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GRIZZLY FIND IN NY KINSHIP CASE: ESTATE OF JAMES L. NICHOLS, JR.

31
Jul

By Jason Stern

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GRIZZLY FIND IN NY KINSHIP CASE: Estate of James L. Nichols, Jr.

As a NY estate lawyer practicing in Forest Hills, Queens, I have seen some very interesting and strange cases. Our firm is one of a handful of NY estate firms who handle complex kinship cases. These cases occur when someone both passes without a will and leaves behind no close living relatives.

From our extensive NY estate law experience handling these complicated cases, we often find these decedents to be reclusive hoarders. Inexplicably these individuals often amass large amounts of “stuff” is a nice way of putting it. In some instances it is not uncommon to find large amounts of valuable belongings stashed amongst the mountains of used clothing and thirty year old newspaper clippings.

In a previous New Mexico estate I blogged about, more than $7 million dollars in rare gold coins were recovered in one hoarders garage. This stash of gold coins were sold at auction by the Public Administrator, the proceeds of which were distributed to the sole surviving heir, a distant cousin in California.

One of my earliest NY kinship estates involved a hoarder who suffocated beneath garbage bags of rags in her Forest Hills, NY Co-op. As a NY estate lawyer handling kinship cases I truly have no idea what I will find amongst a decedent’s possessions.

ESTATE OF JAMES L. NICHOLS, JR.

James L. Nichols, Jr., died in December of 2012 at the age of 82 from natural causes in Dutchess County, New York. James L. Nichols, Jr., passed away without a will or any close surviving relatives. As such, the Dutchess County Public Administrator brought a proceeding to handle this NY kinship estate.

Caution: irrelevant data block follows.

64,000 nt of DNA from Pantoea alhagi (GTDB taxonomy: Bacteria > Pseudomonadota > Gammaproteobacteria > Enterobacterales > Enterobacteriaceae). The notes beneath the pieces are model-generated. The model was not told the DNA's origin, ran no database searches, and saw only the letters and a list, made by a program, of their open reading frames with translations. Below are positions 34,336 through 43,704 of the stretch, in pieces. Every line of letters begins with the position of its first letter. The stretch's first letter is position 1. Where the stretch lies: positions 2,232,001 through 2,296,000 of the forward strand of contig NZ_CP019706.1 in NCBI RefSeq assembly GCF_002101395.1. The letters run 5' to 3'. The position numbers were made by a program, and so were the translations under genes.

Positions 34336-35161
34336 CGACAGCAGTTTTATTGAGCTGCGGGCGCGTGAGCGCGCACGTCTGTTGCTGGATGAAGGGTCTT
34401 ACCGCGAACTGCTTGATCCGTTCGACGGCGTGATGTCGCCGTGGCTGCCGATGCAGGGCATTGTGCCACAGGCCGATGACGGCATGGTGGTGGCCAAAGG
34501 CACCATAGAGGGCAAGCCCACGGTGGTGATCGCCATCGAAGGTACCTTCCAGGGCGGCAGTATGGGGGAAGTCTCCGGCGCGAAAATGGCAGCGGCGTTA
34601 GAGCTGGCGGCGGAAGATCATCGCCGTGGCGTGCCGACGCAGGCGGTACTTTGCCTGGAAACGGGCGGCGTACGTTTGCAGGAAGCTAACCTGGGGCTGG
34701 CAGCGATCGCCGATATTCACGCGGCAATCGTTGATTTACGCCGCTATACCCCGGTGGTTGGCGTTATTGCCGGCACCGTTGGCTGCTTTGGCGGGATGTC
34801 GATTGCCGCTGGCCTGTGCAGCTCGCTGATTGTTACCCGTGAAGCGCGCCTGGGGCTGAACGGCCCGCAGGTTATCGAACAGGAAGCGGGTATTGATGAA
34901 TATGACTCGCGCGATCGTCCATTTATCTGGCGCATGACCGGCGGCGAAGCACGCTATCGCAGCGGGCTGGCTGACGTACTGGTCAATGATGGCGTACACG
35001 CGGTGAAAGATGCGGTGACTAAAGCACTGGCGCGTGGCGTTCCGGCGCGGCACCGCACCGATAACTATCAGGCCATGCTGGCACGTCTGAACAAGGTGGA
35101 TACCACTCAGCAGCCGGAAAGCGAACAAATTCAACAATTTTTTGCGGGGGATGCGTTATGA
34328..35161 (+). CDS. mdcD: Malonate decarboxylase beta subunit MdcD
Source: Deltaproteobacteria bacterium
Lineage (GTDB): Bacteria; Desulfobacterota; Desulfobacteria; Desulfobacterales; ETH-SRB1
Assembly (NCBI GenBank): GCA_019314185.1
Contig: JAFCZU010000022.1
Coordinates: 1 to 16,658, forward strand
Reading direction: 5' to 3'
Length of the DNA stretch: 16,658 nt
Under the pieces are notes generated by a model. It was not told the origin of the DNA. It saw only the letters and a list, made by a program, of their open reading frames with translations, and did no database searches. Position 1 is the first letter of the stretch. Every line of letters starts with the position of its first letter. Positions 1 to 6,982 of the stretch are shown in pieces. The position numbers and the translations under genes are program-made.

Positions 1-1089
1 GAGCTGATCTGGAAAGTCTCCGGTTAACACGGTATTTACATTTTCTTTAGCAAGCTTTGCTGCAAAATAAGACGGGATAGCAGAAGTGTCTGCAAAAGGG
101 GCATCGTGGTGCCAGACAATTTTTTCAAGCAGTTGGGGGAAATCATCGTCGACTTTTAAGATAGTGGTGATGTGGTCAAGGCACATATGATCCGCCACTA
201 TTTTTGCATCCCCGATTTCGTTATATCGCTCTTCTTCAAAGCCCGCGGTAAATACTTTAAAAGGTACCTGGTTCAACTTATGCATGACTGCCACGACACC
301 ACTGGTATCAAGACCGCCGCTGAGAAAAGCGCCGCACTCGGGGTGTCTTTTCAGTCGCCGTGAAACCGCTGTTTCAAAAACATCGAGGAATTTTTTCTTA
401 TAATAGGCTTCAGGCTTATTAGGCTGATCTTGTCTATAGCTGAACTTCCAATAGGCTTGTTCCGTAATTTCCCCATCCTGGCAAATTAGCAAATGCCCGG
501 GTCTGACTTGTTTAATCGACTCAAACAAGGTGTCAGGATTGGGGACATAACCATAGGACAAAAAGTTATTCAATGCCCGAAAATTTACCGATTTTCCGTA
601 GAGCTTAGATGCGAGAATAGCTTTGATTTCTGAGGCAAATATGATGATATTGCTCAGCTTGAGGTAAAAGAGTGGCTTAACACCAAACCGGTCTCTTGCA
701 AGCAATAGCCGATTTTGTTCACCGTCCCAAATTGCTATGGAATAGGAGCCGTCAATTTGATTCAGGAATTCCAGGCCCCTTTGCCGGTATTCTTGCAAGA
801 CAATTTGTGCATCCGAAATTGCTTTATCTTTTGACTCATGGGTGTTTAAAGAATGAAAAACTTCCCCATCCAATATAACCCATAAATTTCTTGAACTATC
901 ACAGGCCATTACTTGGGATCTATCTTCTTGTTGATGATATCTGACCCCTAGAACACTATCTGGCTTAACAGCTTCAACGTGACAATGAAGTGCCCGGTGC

The Public Administrator’s role is to enter the premises of the decedent, inventorying and marshalling any and all assets of the NY estate. In doing so here, amidst the mountains of collected junk in the decedent’s house, the Public Administrator stumbled upon the petrified remains of Joanne Nichols, the decedent’s wife. Joanne Nichols had disappeared 28 years ago and was assumed to have committed suicide after losing her son in a drowning accident three years prior.

The grizzly discovery of the petrified remains of Joanne Nichols were found in a sealed box that had been placed behind a false wall in the decedent’s basement 28 years ago. These remains revealed Joanne Nichols had been the victim of blunt force trauma to her head, undoubtedly by her husband.

When the neighbors of James Nichols, Jr., were questioned about their neighbor, they all described him as an unemotional hoarder. Although most decedents in kinship cases are not murderers, they are often hoarders. As such it is not surprising that James Nichols fits the profile of decedents for these types of kinship cases.

Perhaps for hoarders it is this same inability to let go of their possessions that prevents them from having an attorney draft a will. In any event, once the Dutchess County Public Administrator is finished marshaling the assets of the Nichols Estate, the proceeds will be distributed to any and all distant relatives of the decedent in a kinship proceeding. With the help of an experienced NY kinship estate lawyer, perhaps some closure will finally come to this family from this grizzly estate.

If you or someone you know is the distant relative of someone who passed without a will or close surviving relatives, feel free to speak to a NY estate lawyer at the Law Offices of Jason W. Stern & Associates at (718) 261-2444. Our experienced NY kinship lawyers will help you evaluate your case and prove up kinship.